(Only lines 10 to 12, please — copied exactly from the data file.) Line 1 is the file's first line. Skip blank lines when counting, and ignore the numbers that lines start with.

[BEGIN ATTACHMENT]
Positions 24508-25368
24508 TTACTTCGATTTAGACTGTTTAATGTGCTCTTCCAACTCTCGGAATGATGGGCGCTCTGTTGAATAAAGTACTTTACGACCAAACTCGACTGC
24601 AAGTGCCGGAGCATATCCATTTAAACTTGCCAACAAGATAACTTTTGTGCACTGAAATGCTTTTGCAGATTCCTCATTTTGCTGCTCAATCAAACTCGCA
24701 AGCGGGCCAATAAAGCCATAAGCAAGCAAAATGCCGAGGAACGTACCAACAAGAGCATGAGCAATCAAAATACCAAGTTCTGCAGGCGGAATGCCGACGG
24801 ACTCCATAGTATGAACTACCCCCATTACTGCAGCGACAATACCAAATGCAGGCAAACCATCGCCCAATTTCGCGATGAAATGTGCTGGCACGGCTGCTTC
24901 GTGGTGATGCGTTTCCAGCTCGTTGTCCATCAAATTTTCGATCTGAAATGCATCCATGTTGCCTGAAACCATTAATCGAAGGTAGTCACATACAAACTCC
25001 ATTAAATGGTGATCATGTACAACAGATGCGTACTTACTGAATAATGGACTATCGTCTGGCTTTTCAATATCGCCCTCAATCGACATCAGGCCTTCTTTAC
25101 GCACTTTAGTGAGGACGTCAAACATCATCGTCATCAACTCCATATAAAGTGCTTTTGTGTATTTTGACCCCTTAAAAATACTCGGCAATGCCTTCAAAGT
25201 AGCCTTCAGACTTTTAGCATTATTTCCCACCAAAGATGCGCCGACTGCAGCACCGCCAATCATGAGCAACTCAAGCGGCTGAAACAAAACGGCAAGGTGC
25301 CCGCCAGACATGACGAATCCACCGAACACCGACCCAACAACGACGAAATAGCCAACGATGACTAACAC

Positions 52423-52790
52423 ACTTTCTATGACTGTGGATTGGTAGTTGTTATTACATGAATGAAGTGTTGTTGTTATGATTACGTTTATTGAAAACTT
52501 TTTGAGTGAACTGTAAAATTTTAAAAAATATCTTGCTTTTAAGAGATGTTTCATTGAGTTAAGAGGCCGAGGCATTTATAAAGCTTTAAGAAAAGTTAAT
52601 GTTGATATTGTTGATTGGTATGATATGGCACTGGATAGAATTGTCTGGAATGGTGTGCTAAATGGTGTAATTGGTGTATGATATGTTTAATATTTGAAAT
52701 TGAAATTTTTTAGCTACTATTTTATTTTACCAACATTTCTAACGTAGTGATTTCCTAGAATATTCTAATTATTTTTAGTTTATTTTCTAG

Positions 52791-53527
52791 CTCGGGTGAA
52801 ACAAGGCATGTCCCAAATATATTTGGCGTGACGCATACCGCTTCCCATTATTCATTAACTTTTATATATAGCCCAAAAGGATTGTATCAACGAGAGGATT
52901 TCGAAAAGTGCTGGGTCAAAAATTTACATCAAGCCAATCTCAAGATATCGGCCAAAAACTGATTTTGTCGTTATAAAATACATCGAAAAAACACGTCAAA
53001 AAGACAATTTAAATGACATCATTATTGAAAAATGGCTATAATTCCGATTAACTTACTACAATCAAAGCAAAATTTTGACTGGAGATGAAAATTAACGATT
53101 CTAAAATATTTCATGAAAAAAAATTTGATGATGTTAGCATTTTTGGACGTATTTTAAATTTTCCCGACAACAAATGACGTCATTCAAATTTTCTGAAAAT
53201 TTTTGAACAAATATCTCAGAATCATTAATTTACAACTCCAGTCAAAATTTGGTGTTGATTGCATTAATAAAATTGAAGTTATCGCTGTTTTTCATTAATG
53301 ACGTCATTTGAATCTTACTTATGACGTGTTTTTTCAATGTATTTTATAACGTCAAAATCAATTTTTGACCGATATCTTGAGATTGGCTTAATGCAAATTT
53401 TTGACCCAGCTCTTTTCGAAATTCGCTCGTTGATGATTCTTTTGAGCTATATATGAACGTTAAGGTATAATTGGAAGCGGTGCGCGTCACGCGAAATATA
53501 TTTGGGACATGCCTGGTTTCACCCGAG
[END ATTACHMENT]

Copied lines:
25301 CCGCCAGACATGACGAATCCACCGAACACCGACCCAACAACGACGAAATAGCCAACGATGACTAACAC

Positions 52423-52790
52423 ACTTTCTATGACTGTGGATTGGTAGTTGTTATTACATGAATGAAGTGTTGTTGTTATGATTACGTTTATTGAAAACTT